Hello all, sorry for the long silence. I’ve been busy with many things, including the holidays, and activation as a military Reservist, where I am now once again on active duty, presently in Texas for the next 7 months. Afterwards, I’ll return to “normalcy” in Los Angeles.
Late last year, my trusted colleague J. L. Bell (of the blog Boston 1775) informed me via Twitter of a forthcoming book by nearly the same name as mine: 1775: A Good Year for a Revolution, by successful history author Kevin Phillips. Naturally, I was mortified.
In fact, this was the second warning I had received. The first was a cryptic rejection of my completed manuscript by Random House’s imprint Knopf, relayed through one of my two literary agents:
Thanks for letting us look at the proposal for 1775. Unfortunately, with… the upcoming November publication of a competing book from Viking, we don’t think this is right for [us].
(On a good note: my agent affirmed that the imprints within Random House all compete with one another, so just because Knopf declined didn’t mean all of the various imprints of Random House had also ruled it out.)
After hearing this news from Knopf, I proceeded to frantically search Viking’s website for the supposed competing book, though I found nothing. Then came J. L. Bell’s aforementioned warning a month or two later, which gave me the title of this competing book for the first time: 1775: A Good Year for a Revolution. Ugh.
And then around Christmas 2012, when I was hitting the stores, I saw that the book too had hit stores. My heart sank as I saw a book that was not mine, sitting on prominent display at the front of a Barnes and Noble, with “my” title appearing on its cover.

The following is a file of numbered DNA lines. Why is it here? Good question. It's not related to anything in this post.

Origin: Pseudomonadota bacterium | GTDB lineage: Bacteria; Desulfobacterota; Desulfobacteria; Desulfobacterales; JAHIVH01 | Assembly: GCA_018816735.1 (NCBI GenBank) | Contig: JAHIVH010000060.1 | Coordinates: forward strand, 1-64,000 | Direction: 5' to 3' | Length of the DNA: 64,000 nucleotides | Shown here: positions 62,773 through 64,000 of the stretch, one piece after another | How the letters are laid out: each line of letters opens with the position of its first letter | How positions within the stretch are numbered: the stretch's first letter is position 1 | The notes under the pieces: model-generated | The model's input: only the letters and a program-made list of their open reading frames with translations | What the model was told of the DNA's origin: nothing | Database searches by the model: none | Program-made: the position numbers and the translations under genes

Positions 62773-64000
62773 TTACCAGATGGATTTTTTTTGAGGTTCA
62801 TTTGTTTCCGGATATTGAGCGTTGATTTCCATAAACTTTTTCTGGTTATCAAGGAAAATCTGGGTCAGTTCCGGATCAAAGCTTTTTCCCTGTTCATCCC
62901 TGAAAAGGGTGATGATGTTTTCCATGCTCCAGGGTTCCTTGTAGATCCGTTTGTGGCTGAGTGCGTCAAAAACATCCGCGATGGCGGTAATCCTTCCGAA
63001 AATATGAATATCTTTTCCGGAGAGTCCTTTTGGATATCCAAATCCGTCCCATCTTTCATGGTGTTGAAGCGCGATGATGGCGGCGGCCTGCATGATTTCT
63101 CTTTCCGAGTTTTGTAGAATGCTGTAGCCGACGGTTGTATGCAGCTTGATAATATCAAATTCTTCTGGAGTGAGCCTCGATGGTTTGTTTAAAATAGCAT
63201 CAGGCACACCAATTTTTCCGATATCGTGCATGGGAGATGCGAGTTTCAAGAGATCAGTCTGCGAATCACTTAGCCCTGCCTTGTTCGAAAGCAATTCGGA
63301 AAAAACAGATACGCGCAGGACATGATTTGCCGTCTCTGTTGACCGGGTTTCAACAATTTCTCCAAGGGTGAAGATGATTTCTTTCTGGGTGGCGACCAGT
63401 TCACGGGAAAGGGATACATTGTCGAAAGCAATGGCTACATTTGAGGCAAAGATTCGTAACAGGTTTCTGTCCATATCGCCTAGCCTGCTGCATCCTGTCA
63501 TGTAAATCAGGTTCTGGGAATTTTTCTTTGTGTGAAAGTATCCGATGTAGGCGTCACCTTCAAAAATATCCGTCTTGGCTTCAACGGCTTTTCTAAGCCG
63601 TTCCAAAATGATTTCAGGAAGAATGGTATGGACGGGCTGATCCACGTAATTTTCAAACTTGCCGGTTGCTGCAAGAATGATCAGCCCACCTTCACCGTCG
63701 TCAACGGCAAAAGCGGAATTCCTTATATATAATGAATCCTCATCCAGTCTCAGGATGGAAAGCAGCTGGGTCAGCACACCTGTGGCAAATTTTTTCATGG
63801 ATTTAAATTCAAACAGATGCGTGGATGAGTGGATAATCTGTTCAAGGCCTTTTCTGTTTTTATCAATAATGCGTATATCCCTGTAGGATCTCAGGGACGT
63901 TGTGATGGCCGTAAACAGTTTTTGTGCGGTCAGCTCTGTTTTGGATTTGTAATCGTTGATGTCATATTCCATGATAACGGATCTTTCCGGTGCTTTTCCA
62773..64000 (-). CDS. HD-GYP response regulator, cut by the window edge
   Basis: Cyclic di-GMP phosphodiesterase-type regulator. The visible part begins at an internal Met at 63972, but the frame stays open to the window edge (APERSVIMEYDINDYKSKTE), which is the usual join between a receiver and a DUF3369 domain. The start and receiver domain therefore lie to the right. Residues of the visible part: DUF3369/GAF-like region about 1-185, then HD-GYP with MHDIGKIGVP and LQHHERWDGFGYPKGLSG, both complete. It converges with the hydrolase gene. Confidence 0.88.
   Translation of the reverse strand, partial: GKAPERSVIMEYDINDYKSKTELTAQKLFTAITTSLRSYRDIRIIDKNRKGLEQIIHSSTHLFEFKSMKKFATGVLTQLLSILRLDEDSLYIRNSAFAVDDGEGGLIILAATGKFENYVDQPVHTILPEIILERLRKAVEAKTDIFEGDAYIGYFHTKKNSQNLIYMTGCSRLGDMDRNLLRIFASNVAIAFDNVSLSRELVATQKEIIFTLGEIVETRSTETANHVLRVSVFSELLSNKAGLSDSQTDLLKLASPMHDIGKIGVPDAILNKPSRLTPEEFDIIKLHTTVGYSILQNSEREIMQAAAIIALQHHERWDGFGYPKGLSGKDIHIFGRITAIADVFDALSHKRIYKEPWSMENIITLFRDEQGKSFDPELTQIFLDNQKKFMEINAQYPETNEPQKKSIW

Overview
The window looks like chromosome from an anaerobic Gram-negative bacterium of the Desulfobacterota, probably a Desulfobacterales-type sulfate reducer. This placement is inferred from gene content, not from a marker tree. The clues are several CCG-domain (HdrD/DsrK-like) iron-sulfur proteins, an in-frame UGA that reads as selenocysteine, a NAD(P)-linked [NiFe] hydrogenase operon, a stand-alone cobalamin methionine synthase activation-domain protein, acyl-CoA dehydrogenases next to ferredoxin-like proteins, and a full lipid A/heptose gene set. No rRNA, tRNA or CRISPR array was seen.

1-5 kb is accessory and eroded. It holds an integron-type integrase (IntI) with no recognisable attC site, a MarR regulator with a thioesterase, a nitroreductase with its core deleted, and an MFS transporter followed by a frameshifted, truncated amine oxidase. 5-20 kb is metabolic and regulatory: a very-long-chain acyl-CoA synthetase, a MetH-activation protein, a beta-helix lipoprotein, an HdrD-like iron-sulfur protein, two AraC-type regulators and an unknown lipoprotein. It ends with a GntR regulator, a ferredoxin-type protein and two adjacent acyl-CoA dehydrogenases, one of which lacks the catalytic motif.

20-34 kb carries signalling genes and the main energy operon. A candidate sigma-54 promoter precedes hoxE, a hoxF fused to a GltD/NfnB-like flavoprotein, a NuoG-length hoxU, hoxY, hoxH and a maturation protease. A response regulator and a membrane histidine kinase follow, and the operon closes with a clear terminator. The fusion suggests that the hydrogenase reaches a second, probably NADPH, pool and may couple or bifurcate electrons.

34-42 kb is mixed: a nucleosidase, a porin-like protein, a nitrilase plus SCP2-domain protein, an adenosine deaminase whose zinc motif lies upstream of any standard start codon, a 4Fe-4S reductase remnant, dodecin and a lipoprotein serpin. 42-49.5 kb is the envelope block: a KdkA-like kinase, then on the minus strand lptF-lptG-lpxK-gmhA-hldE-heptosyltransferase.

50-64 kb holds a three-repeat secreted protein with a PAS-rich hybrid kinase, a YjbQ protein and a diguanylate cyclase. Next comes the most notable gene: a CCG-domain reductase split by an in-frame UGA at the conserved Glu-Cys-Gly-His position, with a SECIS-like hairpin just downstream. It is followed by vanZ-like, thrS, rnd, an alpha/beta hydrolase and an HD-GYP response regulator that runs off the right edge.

I’ve received a few emails since then, including one asking whether my book was associated with this one. Except for the obvious title similarity and subject overlap, I have no association with that book.
What’s going on with my 1775? Well, though the manuscript has long been finished, it’s been slow going, the primary reason being that I am unestablished as an author, and the publishing industry has become squeamish with taking on new authors.
In fact, a few publishers have now formally declined my project because they have determined I do not have sufficient credentials, this despite the quality of writing that even they had to admit. I am trying to overcome this “credentials” issue with endorsements by bona fide historians, and have secured one, with another potential one in the works (he’s reading my manuscript now).
In the meantime, my first agent teamed up with another agent, Doug Grad, who has had a lot of success in nonfiction. As my two agents were teaming up, I talked to Doug, and he thought it ridiculous that publishers were shying away from me because I had no history degree. He cited the well-known fact that popular historians often are met with greater success in publishing history books than genuine historian scholars. (Something Bell recently touched on at his blog.)
So, where to next for my 1775? My agents remain optimistic. So, I have a reading assignment: I must read Kevin Phillips’s book, “his 1775”, so I can redesign my book proposal to explain how mine is different and why it remains deserving of publication. I will post back here with my summary on that.
And by the way: I couldn’t bring myself to buy this book, for how can I aid sales of a book that directly competes against mine? So, I naturally borrowed it from the library.
In the meantime, thank you all for your continued support, and wish me luck as I read the “his” book and make notes as to how mine remains worthy of publication.